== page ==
In this very young ballerina, sheer beauty of physical proportion and technical perfection are matched. Examples of the latter: the ability to transform a striking still posture into dancing without smudging the imprint of the original shape; the ability to make a stream of minute, evenly measured turning steps precise and liquid at the same time. That sort of thing. Add to these gifts innate grace and musicality and you have something seen perhaps just once in a generation—something, by the way, evident not merely to the aficionados in the audience but to every last person in the house.


I still haven’t mentioned the modesty and sincerity of Cojocaru’s self-presentation (so apt for the role of Cinderella, so welcome on other occasions) or her evident joy in what she’s doing. My praise might be more credible if I could temper it with some minor complaint, but, truth to tell, there isn’t anything about Cojocaru’s dancing that I don’t like.


Johan Kobborg, Cojocaru’s frequent partner, makes a fine prince for her Cinderella. His demeanor may be more friendly than aristocratic, but he’s so unaffectedly agreeable, so infallibly caring, you feel the heroine’s future happiness with him is guaranteed. Like many another Danish-bred dancer, Kobborg maintains an attentive, responsive relationship to his fellow performers that seems entirely genuine. He’s wonderful, for instance, when Cinderella disappears for a moment and he asks the various couples at the ball where she might be, revealing how bereft he feels when nobody knows. Even before midnight strikes and he’s left with nothing of her but a single small, glittering shoe, you see that she has not simply aroused his devotion, but become his entire world. Still, Kobborg is not a danseur noble in looks or manner. Neither is he a topflight virtuoso. So I wonder sometimes—all the while grateful to him for both his engaging dancing and his sympathetic partnering—if he may not be playing Michael Somes to Cojocaru’s Margot Fonteyn. If so, I hope Cojocaru’s Rudolf Nureyev shows up well before she’s past her prime.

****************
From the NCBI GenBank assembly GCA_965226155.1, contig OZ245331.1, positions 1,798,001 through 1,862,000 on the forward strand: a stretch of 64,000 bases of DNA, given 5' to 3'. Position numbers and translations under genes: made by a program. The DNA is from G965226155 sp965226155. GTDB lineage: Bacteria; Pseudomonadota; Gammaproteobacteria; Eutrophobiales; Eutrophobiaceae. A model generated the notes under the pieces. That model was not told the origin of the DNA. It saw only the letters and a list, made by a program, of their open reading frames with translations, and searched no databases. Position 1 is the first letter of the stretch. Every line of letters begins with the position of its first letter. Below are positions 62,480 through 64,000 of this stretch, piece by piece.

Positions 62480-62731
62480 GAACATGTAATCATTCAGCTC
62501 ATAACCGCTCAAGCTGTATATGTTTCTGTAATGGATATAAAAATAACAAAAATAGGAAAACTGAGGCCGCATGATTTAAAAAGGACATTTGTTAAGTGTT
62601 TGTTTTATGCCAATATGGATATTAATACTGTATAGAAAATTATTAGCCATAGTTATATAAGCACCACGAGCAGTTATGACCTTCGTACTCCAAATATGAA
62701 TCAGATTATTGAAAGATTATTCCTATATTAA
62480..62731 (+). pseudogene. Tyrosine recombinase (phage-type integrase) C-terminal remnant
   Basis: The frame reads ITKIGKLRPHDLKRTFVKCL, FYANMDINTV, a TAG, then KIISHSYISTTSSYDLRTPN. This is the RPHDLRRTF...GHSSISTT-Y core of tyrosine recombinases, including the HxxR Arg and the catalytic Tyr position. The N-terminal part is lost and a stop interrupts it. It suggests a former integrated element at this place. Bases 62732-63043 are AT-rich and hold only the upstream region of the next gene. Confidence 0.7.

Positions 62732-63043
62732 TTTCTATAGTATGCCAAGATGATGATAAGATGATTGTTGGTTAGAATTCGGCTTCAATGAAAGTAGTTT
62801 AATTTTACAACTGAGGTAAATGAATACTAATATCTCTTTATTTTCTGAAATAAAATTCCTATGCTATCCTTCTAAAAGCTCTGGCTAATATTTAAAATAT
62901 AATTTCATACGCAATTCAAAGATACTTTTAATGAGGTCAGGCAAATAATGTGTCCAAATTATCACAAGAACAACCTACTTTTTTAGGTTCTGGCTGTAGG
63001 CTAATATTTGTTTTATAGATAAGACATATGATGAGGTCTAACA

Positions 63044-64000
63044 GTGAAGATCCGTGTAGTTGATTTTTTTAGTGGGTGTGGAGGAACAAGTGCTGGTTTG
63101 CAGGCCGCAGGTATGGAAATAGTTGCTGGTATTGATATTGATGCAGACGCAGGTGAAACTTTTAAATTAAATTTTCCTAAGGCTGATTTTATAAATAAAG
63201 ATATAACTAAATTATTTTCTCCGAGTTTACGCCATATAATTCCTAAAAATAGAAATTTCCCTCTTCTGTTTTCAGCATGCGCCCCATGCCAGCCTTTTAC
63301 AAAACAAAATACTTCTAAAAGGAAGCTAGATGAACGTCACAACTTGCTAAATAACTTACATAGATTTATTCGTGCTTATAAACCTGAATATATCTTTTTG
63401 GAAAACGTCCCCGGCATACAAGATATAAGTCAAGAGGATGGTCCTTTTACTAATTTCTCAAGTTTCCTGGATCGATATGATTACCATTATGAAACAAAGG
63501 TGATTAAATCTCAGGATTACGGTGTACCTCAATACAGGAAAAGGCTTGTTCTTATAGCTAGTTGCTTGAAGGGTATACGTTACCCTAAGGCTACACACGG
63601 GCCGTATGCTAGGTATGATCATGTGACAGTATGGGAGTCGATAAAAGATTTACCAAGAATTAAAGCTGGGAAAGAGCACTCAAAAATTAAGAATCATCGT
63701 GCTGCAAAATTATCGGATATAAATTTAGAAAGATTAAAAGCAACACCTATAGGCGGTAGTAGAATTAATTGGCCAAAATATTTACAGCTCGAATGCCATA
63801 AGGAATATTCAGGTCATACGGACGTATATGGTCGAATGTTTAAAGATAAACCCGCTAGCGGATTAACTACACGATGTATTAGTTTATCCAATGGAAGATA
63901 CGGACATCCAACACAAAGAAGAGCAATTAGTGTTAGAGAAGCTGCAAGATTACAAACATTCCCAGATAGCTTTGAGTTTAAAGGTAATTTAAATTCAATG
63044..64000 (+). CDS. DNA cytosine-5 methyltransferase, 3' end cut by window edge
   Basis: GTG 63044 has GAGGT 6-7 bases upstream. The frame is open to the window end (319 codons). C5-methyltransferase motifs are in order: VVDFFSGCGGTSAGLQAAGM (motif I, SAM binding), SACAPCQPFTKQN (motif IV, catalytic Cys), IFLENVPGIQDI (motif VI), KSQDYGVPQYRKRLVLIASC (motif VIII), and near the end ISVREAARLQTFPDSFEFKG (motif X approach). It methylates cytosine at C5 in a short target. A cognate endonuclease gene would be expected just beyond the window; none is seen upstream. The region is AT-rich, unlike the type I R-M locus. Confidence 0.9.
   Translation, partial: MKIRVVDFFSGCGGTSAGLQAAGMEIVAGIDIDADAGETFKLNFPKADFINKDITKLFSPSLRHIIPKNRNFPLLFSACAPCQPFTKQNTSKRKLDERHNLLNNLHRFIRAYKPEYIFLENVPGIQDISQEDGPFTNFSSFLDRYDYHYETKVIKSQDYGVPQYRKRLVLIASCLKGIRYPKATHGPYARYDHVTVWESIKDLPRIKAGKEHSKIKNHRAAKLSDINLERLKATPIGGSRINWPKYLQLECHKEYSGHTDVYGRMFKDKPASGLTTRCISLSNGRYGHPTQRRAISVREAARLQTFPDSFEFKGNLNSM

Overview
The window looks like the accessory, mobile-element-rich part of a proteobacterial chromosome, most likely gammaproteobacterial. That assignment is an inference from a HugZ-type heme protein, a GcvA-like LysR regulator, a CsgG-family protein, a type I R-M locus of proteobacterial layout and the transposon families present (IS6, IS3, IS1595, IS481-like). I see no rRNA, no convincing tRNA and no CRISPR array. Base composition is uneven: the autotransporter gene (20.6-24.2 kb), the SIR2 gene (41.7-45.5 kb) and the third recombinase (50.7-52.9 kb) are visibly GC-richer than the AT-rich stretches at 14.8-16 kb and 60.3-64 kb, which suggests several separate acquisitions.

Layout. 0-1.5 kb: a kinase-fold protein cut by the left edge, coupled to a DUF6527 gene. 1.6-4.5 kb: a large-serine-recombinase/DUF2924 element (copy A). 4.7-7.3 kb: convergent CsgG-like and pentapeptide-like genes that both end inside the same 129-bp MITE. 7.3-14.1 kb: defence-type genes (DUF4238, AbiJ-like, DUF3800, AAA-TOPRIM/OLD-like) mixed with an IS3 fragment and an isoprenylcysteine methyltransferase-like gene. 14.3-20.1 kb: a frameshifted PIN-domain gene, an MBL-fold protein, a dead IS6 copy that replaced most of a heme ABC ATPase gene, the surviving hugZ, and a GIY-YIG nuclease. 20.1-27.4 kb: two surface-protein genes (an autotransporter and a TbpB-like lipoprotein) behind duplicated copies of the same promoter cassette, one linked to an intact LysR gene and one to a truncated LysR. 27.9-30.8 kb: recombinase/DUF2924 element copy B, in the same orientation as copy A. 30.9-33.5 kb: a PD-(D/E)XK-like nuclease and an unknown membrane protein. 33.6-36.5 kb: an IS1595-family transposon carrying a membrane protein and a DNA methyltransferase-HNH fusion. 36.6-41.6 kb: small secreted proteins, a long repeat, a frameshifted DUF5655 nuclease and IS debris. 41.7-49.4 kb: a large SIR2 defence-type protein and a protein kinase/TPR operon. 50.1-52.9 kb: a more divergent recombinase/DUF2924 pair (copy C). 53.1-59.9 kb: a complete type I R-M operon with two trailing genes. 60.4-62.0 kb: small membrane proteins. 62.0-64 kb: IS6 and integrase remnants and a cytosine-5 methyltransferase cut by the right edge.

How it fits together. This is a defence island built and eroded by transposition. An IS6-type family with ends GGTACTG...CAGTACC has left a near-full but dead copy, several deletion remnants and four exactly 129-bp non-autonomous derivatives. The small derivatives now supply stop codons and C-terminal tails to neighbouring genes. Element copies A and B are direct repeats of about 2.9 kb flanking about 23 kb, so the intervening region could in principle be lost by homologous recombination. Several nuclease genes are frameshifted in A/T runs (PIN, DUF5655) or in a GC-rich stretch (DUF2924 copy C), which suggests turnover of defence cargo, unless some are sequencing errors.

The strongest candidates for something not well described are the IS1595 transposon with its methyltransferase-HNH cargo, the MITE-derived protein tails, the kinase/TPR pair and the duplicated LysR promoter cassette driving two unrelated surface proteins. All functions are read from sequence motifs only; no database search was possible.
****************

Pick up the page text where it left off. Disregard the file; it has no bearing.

The roles of the Ugly Sisters originated by the darkly dramatic Robert Helpmann and Ashton himself were danced, respectively, by Anthony Dowell (the great Apollonian danseur of his generation, who then directed the company) and Wayne Sleep (a diminutive, ebullient artist who has not forgotten he was once a high-flying virtuoso). The present incumbents are perhaps a shade too outlandish, and of course the audience encourages them. Ashton himself achieved a nuanced portrayal–part Dickensian, part Chekovian–that was as touching as it was amusing.


In descending hierarchic order, the Fairy Godmother, the four women representing the seasons, and the twelve representing the hours all embodied the Ashtonian aesthetic, from the contrapposto use of their torso and arms to the precision and delicacy of their footwork. Ashton’s choreography has many lessons to teach its dancers, and some splendidly compliant pupils were on view.


Photo credits: Dee Conway: In the Royal Ballet’s production of Frederick Ashton’s Cinderella: (1) Alina Cojocaru in the title role; Anthony Dowell (l) and Wayne Sleep as the Ugly Sisters.


© 2004 Tobi Tobias